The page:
But, how does this bonanza for the developers affect the poor and homeless? It has created an environment where the city is attacking the homeless and can not meet the housing needs of the poor. A representative from the Housing Authority said that they opened enrollment for Sec 8 (low income, subsidized housing) for four days and got 6000 applicants. He said that if they kept the enrollment open another two days there would have been over 10,000. There simply is not enough vouchers or funding for affordable housing. When the new Hmong refugees come in October, there will be no housing for them except further overcrowding. Meanwhile, there is all of the upscale housing in North Fresno that money can buy. Is there a connection between political contributions to City Council members, the preferential treatment of builders and developers by the City Council, and the lack of affordable housing in this community? You decide.
A couple of years ago the practice of buying politicians got so blatant in this town that the F.B.I. set up a sting. They called it OPERATION REZONE. During Operation Rezone they arrested one City Council member for selling his vote to developers for a set of tires for his car. Another council member traded his vote for a cheap suit. It was embarrassing and everyone in the community hoped that City Council members had learned a lesson. It seems instead that they might have just shifted strategies and figured out a way to legally accept this dirty money from the builders and developers.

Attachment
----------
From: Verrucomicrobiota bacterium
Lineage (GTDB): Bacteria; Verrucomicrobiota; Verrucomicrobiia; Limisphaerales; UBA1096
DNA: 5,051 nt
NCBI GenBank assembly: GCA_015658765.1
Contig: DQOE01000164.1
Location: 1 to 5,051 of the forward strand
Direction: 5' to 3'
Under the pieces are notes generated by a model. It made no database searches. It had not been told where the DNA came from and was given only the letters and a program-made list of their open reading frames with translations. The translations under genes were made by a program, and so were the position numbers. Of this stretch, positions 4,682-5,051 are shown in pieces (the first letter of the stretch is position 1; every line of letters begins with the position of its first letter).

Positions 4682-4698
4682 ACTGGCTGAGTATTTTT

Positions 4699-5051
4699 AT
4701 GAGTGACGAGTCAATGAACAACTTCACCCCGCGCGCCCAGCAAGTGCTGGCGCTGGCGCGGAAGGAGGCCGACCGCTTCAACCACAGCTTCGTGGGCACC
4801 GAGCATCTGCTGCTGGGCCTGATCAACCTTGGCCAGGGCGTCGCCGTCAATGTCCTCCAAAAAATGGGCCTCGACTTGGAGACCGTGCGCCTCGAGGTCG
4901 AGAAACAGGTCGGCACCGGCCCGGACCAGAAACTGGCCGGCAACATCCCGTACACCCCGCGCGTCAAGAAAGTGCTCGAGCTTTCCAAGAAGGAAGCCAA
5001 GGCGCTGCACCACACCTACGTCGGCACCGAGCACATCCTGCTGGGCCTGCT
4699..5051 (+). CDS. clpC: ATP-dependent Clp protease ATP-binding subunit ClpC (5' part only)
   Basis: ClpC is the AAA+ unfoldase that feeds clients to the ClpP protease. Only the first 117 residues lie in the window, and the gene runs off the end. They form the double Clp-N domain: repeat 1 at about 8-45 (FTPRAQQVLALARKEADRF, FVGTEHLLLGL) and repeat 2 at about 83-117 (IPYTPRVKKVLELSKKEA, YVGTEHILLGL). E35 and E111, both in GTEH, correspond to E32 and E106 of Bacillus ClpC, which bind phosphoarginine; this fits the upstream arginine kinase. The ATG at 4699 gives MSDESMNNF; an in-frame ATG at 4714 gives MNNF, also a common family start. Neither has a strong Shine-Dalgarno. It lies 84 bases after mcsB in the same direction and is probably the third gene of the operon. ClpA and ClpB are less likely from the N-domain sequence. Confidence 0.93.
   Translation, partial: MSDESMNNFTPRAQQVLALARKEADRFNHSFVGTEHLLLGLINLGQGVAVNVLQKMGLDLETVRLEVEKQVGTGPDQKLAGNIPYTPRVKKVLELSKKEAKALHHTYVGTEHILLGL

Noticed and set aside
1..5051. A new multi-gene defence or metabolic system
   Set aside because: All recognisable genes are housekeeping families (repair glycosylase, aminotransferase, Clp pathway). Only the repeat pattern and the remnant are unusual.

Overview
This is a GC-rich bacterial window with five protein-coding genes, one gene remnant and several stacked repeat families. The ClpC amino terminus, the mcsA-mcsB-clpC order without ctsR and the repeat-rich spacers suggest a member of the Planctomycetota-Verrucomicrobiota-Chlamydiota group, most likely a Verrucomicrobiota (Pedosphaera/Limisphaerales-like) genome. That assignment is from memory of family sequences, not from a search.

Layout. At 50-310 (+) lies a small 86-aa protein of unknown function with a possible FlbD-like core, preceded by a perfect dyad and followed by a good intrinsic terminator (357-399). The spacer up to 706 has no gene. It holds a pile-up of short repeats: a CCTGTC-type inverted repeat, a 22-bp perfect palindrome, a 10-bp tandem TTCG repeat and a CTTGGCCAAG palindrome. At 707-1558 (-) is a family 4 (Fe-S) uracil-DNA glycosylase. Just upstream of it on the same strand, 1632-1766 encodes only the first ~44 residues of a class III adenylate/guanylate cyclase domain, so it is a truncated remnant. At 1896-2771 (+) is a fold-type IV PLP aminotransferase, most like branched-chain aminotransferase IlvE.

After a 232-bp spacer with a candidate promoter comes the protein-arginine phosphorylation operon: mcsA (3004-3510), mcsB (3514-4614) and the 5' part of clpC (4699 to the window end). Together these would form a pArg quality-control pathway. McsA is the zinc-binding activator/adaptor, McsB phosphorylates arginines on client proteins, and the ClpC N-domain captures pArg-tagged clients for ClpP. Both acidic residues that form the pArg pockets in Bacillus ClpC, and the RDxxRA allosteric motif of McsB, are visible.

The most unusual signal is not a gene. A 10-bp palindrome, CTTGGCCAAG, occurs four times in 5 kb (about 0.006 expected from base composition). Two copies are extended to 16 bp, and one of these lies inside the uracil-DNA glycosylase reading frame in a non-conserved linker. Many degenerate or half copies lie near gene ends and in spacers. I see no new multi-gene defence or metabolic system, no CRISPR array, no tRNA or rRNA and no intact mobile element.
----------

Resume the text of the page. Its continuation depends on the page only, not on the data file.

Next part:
The bad news is that until there is campaign finance reform and publically funded elections the voters are likely to remain disenfranchised and corporate interests will continue to dominate the political landscape.
But, there is hope. There is a group, Fresno Area Congregations Together (FACT), that is conducting a grassroots campaign to get out the vote. They are organizing to elect local progressive candidates in South East and South West Fresno and hold them accountable to the grassroots. If they can inspire and mobilize voters to break out of their apathy, the progressive community might be players in the political arena. If you want to get involved, you can call them at (559) 442-1094.
Another bright spot on the local political scene is the emergence of The Fresno County Green Party’s participation in local elections. The Green Party has two candidates. Larry Mullen is running in the 19th Congressional district and John Crockford is a candidate in the 29th Assembly district. At least there will be someone raising important issues and providing voters with an alternative to the corporations hand picked candidates.